It is important to keep in mind what happens to light as you alter aperture and shutter speed. Are there advantage or disadvantages?
Almost remember that aperture goes hand in hand with flash, whereas shutter speed affects ambient light.
Without adjusting the power of your flash, the only way to cut down on the effects of flash is to decrease the size of your aperture. If all settings are the same, when the aperture is set at f/22, the flash won’t have as much effect as it would when the aperture is set to f/8.
Shutter speed affects ambient light. Ambient light is the light that is around you, light that is available. This can refer to daylight, candle light, or even light from a window.
Keep these things in mind when shooting in manual mode.
Studio photographers like to overpower the ambient light by using a faster shutter speed thereby restricting the amount of ambient light that reaches the camera sensor. This gives them complete control as ambient light has the tendency to not be consistent. People in studios usually shoot in manual mode and instead of adjusting the actual intensity of their strobes and other lighting equipment, they can alter the aperture to change the effect of the strobes.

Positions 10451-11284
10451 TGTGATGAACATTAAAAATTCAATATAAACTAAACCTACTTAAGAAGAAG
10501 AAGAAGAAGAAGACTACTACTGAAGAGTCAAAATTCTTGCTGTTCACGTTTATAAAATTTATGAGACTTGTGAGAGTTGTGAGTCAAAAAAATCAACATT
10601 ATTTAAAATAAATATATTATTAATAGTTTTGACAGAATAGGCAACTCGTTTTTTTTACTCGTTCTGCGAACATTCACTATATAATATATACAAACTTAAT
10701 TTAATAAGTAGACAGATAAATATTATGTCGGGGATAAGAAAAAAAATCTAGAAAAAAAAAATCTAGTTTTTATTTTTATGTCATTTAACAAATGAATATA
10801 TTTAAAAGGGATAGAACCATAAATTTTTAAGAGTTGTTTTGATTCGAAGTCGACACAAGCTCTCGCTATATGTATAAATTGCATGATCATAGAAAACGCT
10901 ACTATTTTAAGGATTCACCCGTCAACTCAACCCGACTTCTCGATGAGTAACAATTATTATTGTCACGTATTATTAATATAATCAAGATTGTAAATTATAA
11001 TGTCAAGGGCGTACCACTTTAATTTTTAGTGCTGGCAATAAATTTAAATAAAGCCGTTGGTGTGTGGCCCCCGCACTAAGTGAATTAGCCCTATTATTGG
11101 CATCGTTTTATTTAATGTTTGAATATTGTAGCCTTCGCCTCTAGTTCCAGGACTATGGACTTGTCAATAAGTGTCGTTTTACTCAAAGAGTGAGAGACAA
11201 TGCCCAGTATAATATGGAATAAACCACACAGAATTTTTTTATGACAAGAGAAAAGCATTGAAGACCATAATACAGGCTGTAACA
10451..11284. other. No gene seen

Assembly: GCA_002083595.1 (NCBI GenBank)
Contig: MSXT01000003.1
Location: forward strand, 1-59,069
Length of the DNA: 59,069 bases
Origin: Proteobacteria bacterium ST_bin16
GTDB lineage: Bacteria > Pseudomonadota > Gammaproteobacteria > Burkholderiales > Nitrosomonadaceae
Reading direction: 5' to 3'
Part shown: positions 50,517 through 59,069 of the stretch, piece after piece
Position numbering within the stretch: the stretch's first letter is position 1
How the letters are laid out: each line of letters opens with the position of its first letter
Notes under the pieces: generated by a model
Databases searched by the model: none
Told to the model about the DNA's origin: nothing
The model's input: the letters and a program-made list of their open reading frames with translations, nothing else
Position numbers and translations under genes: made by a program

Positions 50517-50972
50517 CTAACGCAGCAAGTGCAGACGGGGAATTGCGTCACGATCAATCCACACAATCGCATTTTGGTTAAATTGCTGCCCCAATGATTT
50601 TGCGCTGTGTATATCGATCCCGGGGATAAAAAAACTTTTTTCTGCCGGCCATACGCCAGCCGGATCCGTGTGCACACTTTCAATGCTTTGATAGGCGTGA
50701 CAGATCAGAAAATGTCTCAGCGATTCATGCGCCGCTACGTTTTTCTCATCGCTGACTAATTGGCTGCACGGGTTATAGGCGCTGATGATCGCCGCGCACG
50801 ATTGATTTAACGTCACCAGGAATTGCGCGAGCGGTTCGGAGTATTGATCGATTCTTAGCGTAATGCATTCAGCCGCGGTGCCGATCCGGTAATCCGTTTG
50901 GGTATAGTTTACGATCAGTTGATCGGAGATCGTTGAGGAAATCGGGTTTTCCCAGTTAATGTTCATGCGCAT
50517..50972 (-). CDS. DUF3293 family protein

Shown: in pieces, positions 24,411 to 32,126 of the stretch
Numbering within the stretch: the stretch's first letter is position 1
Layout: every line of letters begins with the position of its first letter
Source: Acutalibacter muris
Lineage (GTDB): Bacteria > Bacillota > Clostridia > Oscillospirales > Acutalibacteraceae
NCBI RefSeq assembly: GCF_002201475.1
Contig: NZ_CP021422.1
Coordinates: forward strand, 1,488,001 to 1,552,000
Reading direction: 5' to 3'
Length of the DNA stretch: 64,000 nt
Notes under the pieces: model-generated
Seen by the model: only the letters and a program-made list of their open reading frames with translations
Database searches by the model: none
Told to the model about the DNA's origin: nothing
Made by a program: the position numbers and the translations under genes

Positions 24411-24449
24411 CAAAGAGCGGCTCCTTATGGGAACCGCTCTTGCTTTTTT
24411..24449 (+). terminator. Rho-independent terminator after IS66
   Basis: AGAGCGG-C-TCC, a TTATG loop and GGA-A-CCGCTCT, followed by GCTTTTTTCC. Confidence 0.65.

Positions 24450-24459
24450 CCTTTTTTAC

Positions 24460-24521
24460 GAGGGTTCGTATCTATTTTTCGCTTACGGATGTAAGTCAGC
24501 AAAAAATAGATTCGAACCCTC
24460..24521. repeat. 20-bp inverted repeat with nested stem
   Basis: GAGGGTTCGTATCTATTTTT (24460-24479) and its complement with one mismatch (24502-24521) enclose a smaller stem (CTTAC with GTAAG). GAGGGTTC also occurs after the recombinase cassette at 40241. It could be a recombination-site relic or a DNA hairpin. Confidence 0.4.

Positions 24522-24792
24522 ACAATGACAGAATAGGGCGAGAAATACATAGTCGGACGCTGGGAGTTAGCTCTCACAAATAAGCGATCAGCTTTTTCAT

When attempting to take a night portrait, you have to slow down the shutter speed to allow more of the ambient light to reach the sensor. Night portraits are simply flash combined with a slower shutter speed.
Although not the perfect picture, this gives you an example of a night portrait. This was taken with my S95: a flash combined with a slower shutter speed. If I didn’t turn on flash, they would probably appear darker (such as the person on the left). If I hadn’t slowed down the shutter speed, the background would have been completely dark.